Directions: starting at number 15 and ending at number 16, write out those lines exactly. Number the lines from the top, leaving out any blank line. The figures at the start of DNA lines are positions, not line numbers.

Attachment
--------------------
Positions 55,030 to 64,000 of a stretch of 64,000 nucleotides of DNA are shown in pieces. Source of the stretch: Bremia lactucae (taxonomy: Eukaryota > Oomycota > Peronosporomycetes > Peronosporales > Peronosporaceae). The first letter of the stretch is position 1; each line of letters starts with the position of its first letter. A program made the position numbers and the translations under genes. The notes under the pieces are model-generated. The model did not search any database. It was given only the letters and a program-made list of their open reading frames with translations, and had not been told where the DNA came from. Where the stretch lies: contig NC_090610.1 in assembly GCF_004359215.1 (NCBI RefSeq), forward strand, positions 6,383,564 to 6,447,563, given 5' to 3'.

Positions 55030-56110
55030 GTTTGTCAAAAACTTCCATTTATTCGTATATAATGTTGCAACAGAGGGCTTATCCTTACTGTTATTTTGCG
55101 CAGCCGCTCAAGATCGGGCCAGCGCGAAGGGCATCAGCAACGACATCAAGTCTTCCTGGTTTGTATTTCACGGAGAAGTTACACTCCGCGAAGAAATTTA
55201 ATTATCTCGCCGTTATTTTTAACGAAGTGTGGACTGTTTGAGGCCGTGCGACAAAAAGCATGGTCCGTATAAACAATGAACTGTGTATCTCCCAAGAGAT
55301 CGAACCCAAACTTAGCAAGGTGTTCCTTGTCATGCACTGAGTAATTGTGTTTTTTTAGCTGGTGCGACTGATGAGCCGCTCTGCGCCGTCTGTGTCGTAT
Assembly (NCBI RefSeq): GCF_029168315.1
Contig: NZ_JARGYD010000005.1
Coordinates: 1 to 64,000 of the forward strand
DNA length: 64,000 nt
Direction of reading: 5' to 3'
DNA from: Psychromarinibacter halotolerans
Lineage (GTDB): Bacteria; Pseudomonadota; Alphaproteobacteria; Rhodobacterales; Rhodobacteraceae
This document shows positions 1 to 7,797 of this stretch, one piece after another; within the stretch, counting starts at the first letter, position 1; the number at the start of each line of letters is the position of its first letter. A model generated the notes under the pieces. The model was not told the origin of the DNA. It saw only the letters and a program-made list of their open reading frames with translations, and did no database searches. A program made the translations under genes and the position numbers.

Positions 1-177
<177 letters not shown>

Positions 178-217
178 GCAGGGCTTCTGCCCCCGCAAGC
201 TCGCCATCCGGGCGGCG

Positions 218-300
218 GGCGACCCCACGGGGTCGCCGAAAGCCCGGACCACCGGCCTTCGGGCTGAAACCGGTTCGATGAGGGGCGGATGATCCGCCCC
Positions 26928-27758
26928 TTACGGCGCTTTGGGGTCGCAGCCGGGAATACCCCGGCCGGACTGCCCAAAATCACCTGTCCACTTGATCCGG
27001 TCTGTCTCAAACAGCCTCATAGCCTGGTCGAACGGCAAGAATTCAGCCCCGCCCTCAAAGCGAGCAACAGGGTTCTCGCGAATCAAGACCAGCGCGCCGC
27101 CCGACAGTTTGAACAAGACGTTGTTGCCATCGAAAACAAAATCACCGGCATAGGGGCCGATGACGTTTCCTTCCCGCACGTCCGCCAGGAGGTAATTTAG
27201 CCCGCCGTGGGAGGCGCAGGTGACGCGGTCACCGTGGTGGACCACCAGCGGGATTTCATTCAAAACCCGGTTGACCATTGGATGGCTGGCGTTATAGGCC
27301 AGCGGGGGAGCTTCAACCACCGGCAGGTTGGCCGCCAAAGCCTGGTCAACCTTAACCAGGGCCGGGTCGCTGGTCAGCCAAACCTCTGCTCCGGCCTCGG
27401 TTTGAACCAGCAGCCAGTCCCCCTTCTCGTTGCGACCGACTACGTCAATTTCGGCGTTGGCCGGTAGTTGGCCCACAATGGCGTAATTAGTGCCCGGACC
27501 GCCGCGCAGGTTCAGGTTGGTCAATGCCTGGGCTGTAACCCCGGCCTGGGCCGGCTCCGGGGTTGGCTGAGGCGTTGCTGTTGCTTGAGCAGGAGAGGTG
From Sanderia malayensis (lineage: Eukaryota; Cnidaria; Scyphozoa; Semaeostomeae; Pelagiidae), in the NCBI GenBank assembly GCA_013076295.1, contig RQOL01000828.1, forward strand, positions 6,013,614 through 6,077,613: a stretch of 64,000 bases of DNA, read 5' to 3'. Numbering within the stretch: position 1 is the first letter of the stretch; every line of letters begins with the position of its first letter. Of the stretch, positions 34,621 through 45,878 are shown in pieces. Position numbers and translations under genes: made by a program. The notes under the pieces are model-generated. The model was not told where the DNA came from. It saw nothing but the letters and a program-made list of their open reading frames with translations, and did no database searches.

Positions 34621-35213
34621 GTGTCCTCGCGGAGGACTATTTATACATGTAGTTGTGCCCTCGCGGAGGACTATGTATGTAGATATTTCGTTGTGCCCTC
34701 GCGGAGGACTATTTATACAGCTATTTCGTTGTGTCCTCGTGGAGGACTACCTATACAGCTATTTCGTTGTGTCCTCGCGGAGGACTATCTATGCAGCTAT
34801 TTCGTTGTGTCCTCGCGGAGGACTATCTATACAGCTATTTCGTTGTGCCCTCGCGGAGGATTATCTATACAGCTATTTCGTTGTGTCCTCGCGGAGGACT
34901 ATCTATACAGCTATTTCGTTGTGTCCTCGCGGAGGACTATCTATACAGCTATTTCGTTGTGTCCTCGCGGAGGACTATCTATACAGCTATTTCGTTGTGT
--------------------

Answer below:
Positions 1-177
<177 letters not shown>